Here are the last easy how-to steps for making the Perfect Guest Room. If you missed the first part of the post, “The Basics”, you can read it right here.
Today’s list is the honest what and why of all “The Bonuses” that make your guest room easy to maintain and a step above the usual spare room fittings. As you read this list, you may not think all of them are necessary, but just think how glad you would be to find these options when you needed them.
As I mentioned earlier, none of these tips are hard or expensive to do. You can implement them a little at a time, as your budget allows, toward a perfect end product. Most of the tips just require a little planning and organization. Once you set up a great guest room, it almost takes care of itself.
- Store the guest towels in the guest bedroom. Stack them, neatly folded, in the closet, a drawer or some kind of closed container. When guests are on their way, all you have to do it place them on the bed.
- After each guest leaves, wash the guest bed linens and guest towels immediately, then follow the above note for the towels and remake the bed so it is ready for the next guest. The bed is now ready for any unexpected company. No more digging around for the guest sheets when what you really need to do is vacuum the family room before your guest arrives in 10 minutes.
- Once everything is in place for the next guest, whoever they might be, dust sheet the whole room. Just use old sheets and channel your inner Victorian parlor maid. Cover the bed, the dresser, the nightstand with lamps and any other pieces of furniture. Sound silly? You won’t have to dust this room before anyone else shows up. Just put away the old sheets and vacuum!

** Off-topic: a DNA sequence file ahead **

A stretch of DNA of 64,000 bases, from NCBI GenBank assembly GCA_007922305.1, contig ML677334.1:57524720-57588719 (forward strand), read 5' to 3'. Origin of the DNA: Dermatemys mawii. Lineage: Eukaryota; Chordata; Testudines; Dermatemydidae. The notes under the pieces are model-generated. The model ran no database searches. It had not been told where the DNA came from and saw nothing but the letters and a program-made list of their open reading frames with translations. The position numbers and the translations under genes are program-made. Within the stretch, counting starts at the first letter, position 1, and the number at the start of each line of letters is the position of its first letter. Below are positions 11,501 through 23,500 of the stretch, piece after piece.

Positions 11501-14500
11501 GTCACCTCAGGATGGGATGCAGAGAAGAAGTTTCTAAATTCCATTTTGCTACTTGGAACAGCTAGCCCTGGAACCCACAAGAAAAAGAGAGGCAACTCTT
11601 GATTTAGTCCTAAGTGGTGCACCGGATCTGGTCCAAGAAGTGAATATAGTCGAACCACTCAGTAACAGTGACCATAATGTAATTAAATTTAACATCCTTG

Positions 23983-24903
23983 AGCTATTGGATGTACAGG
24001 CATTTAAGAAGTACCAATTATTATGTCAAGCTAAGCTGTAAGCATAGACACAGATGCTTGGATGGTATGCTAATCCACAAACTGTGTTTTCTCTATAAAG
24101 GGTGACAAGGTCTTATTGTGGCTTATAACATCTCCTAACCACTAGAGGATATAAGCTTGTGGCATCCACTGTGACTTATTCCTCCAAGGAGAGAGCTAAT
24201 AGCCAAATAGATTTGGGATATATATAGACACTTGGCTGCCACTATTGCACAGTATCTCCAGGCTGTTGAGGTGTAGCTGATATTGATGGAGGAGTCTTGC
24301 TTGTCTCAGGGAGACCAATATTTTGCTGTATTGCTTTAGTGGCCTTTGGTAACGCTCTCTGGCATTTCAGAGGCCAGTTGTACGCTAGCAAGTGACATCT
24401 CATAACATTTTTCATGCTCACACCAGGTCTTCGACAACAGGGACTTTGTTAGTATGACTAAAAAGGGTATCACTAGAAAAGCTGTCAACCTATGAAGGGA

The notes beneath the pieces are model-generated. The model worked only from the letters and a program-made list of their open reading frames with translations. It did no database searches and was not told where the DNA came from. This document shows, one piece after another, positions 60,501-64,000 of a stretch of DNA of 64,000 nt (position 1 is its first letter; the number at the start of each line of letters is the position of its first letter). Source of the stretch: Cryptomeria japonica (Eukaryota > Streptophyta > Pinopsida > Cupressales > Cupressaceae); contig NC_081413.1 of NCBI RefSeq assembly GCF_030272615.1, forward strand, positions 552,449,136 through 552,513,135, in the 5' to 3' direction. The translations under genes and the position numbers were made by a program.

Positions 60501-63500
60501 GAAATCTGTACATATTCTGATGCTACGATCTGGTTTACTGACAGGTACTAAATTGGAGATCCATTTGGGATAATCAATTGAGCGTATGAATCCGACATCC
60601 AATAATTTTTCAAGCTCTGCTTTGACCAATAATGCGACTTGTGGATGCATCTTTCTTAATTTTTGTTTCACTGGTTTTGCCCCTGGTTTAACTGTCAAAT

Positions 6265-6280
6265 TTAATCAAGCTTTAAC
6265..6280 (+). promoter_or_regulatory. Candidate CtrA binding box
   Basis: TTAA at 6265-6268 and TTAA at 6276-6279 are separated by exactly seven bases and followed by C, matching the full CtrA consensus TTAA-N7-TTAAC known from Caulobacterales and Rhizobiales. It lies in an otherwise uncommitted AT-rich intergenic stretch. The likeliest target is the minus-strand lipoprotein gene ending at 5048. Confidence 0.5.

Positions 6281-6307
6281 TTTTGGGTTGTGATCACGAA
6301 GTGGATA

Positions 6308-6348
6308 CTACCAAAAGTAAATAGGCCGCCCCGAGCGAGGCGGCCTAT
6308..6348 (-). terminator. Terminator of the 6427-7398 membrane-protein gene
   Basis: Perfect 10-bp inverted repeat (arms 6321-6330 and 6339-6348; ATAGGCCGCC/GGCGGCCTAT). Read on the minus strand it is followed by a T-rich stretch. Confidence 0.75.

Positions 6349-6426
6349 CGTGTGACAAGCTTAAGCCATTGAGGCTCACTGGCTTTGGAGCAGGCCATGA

- Extra points for rubbing a few fabric softener sheets across the clean pillowcases when you take off the dust sheets, before the guests arrive. Ah! Fresh linens! (I won’t tell if you won’t.)
- Place a small tray or decorative platter on the nightstand or dresser. Men empty the change from their pockets and women take off their jewelry at night. This tray corrals everything safely and keeps people from searching for lost things under the bed (where your abandoned yoga mat is hibernating).
- TV. A small tv is all that is needed, if you want to include it. Just make sure the batteries in the remote are good.
- Picture this scenario: Your cellphone dies just as you are going to sleep. You have the charger, but where is an outlet in this room? Do I unplug the lamp or the alarm clock? Where do these cords even run to? A free outlet that is visible is always a plus for cellphones, hair dryers, etc.
- A tabletop or ceiling fan is always helpful for those who prefer to sleep with a cooler room or could use some extra white noise.
- A small iron and ironing board are really useful and saves your guests having to sheepishly ask if they can use yours, wherever it lives. Any travel iron you take on your own trips can be used here at home.
- Robes are often the first items jettisoned when travelers are trying to fit the stuff-they-really-need into one bag. A clean, fluffy robe on the back of the door or in the guest closet is very welcoming. If you happened to have an “extra” one from a great hotel (I know you have NO idea what I’m talking about) this is a great place to use it.